"Jeff, I need to submit a security clearance request. What do I need to do?" one of our employees asked.
"First of all, you need justification. Can you tell me a little why you need a clearance? We can get started that way."
"Sure, I'd like to have a clearance to apply for a new job. Let's just keep that last part to ourselves."
"No problem, I won't tell people you are job hunting, but I won't be able to process a clearance for you," I responded. I tried really hard not to laugh.
“Really?” he asked incredulously.
Security clearances should only be requested for employees who have a valid reason, such as fulfilling actual classified work. Requesting clearances for the sake of having a clearance is no good reason to initiate a security clearance request.
Some other bad security clearance ideas include:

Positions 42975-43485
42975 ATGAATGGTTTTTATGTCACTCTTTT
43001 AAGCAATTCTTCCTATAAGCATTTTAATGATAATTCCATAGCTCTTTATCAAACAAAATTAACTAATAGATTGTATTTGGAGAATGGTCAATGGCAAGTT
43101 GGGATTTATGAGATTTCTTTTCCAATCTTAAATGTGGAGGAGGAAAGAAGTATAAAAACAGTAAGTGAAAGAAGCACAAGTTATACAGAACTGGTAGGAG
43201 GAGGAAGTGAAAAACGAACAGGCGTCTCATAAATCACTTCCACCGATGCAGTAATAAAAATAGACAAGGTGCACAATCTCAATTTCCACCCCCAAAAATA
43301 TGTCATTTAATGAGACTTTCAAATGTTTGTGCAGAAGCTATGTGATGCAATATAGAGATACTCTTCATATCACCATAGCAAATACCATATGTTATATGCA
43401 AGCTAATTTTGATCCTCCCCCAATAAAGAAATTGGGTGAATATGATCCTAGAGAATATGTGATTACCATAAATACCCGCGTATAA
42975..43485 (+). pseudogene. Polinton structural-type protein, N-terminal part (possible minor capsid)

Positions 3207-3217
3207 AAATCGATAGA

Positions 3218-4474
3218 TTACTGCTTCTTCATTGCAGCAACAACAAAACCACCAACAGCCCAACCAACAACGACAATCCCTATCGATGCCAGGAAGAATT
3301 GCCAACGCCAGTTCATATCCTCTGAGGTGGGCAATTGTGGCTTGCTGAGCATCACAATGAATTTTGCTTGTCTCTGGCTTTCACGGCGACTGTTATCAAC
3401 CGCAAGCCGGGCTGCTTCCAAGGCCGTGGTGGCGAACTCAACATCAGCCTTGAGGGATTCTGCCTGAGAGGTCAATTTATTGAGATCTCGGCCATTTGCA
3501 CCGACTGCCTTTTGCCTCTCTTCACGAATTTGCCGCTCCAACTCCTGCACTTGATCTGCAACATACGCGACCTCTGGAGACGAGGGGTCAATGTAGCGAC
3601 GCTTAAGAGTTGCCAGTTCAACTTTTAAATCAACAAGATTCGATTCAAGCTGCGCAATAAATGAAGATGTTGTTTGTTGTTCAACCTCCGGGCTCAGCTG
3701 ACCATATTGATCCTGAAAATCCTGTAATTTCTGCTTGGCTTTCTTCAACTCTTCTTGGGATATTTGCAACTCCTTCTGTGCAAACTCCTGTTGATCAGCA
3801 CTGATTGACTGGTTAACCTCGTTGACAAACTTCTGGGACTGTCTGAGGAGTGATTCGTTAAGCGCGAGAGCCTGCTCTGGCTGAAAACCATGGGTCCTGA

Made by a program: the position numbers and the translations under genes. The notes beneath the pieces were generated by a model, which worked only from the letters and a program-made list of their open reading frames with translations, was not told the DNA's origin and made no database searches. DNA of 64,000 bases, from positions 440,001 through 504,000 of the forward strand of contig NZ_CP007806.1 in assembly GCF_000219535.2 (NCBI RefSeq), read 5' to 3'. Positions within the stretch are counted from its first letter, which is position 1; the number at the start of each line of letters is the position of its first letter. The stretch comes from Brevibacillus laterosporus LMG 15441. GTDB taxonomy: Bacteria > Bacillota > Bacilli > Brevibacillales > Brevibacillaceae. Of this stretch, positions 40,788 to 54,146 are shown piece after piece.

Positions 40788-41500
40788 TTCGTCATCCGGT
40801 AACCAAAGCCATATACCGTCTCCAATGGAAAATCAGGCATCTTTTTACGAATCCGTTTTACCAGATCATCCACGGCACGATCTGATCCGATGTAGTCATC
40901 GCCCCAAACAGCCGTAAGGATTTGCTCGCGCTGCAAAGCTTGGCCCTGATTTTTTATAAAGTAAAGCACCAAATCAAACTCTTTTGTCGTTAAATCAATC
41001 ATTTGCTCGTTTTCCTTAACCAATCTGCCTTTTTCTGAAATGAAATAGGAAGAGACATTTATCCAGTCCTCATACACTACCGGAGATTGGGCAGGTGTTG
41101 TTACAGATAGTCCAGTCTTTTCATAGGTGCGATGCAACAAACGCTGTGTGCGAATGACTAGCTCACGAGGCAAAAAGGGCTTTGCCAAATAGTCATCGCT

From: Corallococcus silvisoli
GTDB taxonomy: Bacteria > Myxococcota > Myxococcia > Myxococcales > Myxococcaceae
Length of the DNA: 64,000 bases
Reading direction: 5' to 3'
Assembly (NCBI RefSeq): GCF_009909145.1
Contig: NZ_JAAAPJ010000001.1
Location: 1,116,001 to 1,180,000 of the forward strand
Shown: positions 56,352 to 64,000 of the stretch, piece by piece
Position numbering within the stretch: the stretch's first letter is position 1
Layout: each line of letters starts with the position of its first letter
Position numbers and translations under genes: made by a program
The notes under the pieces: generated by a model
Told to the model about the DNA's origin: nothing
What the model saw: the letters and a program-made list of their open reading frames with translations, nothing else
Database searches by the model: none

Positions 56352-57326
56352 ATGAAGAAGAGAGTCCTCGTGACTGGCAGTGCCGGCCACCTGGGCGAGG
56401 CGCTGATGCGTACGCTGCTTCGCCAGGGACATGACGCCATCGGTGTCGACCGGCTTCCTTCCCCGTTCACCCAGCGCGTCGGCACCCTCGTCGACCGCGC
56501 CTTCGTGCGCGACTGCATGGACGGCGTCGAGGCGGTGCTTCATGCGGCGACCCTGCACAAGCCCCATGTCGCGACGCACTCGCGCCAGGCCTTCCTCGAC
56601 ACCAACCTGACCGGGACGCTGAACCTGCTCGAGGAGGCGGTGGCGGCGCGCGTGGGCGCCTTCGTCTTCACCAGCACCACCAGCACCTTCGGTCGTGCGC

- To be able to enter a secure area for convenience
- To be more competitive
- Because everyone else does
- To get access to a military customer
- To get a raise
The National Industrials Security Program Operating Manual NISPOM is clear about keeping security clearances to the minimum amount necessary to efficiently perform on a classified contract.
A good way to justify clearances is to develop a company policy which includes a security clearance verification form. I developed one such form that helped put the ownership (of security decisions) on the manager and first level executives. You can use the form below to improve your security clearance verification program.
This form requires a supervisor’s nomination of an employee for security clearance. It can also be used for the periodic review. Here’s how it works, the supervisor identifies the employee who needs a clearance and the clearance level. They also provide justification for the clearance. Once complete, they obtain signatures from key management personnel and turn in the signed form to the FSO. The FSO can file the form for DSS inspections.
Post a Comment